This document describes what we're doing to tackle homelessness in Oxford, including how we're helping families, rough sleepers, funding and how you can help.

Effects of homelessness

Homelessness takes many forms and includes families facing eviction because they can't afford to put food on the table and pay the rent as well as single people sleeping on the streets. Rough sleeping is the most visible form of homelessness, but we are committed to preventing and reducing all types of homelessness.

Street homelessness has a significant impact on physical and mental health. The Office for National Statistics reports that the average age of death for a homeless person is 45 for men and 43 for women, compared with 76 and 81 in the general population.

Street homelessness is dangerous, frightening and isolating. Rough sleepers are more likely to be victims of crime and exploitation and are 17 times more likely to be victims of violence than the general public. A quarter of female rough sleepers have been sexually assaulted while sleeping on the streets.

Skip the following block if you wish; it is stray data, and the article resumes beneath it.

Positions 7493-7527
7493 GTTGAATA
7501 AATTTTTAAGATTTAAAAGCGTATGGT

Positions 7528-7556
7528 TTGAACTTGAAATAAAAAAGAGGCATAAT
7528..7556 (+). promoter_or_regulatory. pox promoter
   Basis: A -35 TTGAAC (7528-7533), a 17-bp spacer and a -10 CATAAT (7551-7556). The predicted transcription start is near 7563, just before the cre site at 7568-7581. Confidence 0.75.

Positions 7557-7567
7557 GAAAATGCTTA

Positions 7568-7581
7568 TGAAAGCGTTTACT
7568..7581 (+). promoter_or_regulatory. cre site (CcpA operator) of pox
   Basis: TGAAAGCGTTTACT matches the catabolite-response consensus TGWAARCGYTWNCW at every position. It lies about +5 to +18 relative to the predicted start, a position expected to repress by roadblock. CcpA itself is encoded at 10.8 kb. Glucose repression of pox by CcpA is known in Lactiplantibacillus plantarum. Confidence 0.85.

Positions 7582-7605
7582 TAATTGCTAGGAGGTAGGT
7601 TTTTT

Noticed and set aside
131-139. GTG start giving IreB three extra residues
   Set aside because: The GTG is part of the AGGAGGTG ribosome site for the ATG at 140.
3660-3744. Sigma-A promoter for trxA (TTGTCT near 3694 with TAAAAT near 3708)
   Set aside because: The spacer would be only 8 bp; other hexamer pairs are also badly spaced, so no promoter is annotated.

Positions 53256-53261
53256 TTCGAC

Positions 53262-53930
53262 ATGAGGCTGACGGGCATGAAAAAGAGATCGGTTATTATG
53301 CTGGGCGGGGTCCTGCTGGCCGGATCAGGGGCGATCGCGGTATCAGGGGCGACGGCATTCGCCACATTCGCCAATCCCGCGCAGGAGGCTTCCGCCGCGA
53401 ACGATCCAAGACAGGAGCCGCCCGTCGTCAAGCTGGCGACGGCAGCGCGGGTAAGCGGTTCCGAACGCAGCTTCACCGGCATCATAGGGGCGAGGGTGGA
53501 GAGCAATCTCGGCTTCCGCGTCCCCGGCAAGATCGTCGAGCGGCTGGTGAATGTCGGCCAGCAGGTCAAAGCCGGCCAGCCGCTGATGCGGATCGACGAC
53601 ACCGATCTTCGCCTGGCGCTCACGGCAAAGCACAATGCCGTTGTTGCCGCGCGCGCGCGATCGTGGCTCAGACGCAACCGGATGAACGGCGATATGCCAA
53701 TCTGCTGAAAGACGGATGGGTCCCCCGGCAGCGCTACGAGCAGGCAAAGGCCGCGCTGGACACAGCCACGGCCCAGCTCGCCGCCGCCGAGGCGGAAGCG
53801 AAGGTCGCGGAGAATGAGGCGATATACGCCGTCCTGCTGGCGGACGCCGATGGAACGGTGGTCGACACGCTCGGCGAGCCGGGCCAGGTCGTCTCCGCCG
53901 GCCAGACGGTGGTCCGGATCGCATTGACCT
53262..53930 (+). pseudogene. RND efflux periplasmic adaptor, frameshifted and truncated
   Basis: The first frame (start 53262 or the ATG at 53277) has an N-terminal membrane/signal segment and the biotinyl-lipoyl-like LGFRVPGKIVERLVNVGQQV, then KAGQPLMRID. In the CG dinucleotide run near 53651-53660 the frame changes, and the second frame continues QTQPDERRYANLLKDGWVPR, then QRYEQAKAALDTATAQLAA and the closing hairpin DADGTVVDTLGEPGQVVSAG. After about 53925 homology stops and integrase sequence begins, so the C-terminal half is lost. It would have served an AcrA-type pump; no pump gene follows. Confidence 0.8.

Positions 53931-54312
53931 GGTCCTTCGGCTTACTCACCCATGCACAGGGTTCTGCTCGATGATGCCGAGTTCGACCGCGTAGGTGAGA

The high human cost of homelessness puts increased pressure on public services – for example, on mental health and hospital A&E services. Research for Crisis in 2015 revealed the additional cost to public services for a single man sleeping rough for 12 months could reach £20,128.

Why are there so many homeless people in Oxford?

In 2017 rough sleeping in England hit record levels and the national homelessness crisis is all too evident on the streets of Oxford. Our annual estimate of the number of people experiencing homelessness has been going up for the last five years and in November 2018 stood at 94. Overarching national issues like welfare reform, precarious private renting and austerity-driven cuts to mental health and social care support services drive the shocking rise in street homelessness. In Oxfordshire, these cuts include more than £2 million a year in countywide housing support for single people experiencing homelessness.

It is a vicious cycle because it takes more than a roof to end homelessness. Many people experiencing homelessness in Oxford have unmet support needs that include physical and mental health or substance misuse issues. Cuts to support services make it harder for us to engage with people and help them to come inside or prevent them from returning to the streets.

Rate this page